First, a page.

To My First Born, On Mother’s Day

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For the past two years, I’ve gone through the motions of new motherhood with what I wish was grace, but unfortunately wasn’t always the case.

I often forgot what day it was, barely surviving your teething, sick, fussy days. Counted down the minutes until bedtime, until that well-deserved glass of Cabernet.

I have a secret: Until you slept through the night, I was afraid of nighttime. How long and lonely it was.  Only me, the crickets, and the parkway. From my bedroom I listened to car engines, less than a mile away, imagining their twilight destinations. 

I was a bad friend, more often than I’d like to admit, and assumed my childless friends understood why, even when they probably didn’t. Ran on one hour of sleep and caffeine, with no choice but to teach three hour English lectures delirious.

I drank my coffee lukewarm (every – single – day), broke down and cried for no reason other than exhaustion and hormones. Some days, I didn’t brush my teeth until nap time and dry shampoo replaced showers. I breastfed for two whole years even when it got hard, inconvenient, and even when it hurt.

For two years, I prioritized you over my writing, my relationships, my life, myself.

And still. I don’t regret a thing. It hasn’t been fifteen years… it’s been two.

Before I know it, you’ll refuse to hold my hand in front of your new, cool friends. You’ll ask me to drop you off at the corner so they won’t see me pull up. You’ll answer our questions at the dinner table with a yes, a no. Mmhm. I’ll yearn for the days when you needed me all the time, when I was the only one who could comfort you with a hug.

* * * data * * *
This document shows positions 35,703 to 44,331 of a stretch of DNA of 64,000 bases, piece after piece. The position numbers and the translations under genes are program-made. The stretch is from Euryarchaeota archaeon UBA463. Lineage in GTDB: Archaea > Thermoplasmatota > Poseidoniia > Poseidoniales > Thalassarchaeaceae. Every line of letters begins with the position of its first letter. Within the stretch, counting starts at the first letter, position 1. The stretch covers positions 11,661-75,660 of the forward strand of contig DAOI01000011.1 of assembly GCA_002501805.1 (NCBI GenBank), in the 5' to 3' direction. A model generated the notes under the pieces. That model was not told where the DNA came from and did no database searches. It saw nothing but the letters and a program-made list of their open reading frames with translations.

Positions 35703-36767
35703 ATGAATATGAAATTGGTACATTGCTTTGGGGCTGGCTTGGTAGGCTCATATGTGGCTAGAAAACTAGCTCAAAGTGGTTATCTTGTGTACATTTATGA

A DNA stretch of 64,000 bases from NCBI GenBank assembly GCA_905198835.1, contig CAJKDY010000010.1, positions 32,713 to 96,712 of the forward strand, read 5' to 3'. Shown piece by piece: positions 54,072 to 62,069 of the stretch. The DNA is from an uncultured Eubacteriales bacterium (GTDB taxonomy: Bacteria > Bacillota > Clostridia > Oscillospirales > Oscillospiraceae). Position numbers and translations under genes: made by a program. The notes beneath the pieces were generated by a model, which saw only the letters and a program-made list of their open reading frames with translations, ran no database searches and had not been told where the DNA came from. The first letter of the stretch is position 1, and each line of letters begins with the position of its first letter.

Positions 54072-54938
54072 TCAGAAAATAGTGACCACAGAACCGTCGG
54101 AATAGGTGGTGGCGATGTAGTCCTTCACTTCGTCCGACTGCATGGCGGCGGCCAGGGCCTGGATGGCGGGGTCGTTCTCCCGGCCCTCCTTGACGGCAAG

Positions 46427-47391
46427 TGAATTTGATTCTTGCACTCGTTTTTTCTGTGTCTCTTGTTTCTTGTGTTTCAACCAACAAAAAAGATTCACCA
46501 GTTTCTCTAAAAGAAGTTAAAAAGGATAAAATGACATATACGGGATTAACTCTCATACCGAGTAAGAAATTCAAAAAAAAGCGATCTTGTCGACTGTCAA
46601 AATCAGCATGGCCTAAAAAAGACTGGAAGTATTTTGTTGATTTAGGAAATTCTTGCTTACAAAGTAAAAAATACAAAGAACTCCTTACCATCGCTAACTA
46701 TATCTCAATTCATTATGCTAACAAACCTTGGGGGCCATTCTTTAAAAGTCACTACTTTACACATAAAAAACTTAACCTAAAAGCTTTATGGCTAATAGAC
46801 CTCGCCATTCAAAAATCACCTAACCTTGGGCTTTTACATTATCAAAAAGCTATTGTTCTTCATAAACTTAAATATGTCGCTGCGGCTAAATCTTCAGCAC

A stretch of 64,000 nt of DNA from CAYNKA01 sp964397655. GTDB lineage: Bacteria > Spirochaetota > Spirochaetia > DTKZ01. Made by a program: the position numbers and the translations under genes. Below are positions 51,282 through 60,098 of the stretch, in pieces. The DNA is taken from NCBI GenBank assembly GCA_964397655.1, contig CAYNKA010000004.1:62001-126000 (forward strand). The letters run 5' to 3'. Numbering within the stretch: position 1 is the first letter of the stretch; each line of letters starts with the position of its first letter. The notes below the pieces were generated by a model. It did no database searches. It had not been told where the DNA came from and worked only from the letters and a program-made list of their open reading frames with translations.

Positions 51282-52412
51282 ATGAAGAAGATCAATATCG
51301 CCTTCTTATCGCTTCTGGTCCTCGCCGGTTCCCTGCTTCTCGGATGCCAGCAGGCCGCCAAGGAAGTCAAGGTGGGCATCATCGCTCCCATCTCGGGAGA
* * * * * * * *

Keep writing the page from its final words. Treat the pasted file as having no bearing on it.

I’m not a baby, Mom, you’ll start to say.

I’ll watch you grow into your own, hungry for life, craving independence.

I’ll watch you with pride, my heart shattering at the same time.

Yes, I made you the focal point of my life. But isn’t that what motherhood is? We make our children the center of our universe until they ask us for space. That’s the hard part – when we don’t have a choice but to let them go. All we can do is watch from the sidelines, praying they make the right choices, praying we taught them well. We start to remind ourselves of our own mothers. Remember our teenage selves – how much we needed that trust, that freedom.

We’ll give it to them, knowing how it feels.

But until then, I’ll continue to prioritize you. I won’t feel guilty about putting everything else on pause for you, temporarily. I’ll be here because you need me. Because right now, I’m your whole world. I know that.

I’ll embrace it all—frustrations included—because it’s not forever.

I know that, now.

This isn’t my first Mother’s Day – I was pregnant two years ago, and last May you hadn’t taken your first steps yet– but this year, it feels earned, somehow. We’ve been through a lot in two short years. I learned that I am tougher than I give myself credit for. I birthed you naturally, still breastfeed you, and take care of you on my own, most days.

I understand what being a mother means because of you and only you: It’s putting a little someone on that pedestal, realizing you’d do anything, die in a heartbeat, to protect him.

A mother doesn’t become a mother overnight – she evolves, adapts, shedding skin after skin. The day those two pink lines appeared, so literally, matter-of-factly, before my eyes, I met the woman I’d soon become.

You made me me, and I thank you for it.

You will always be my greatest blessing, my first one, because you made me a mother.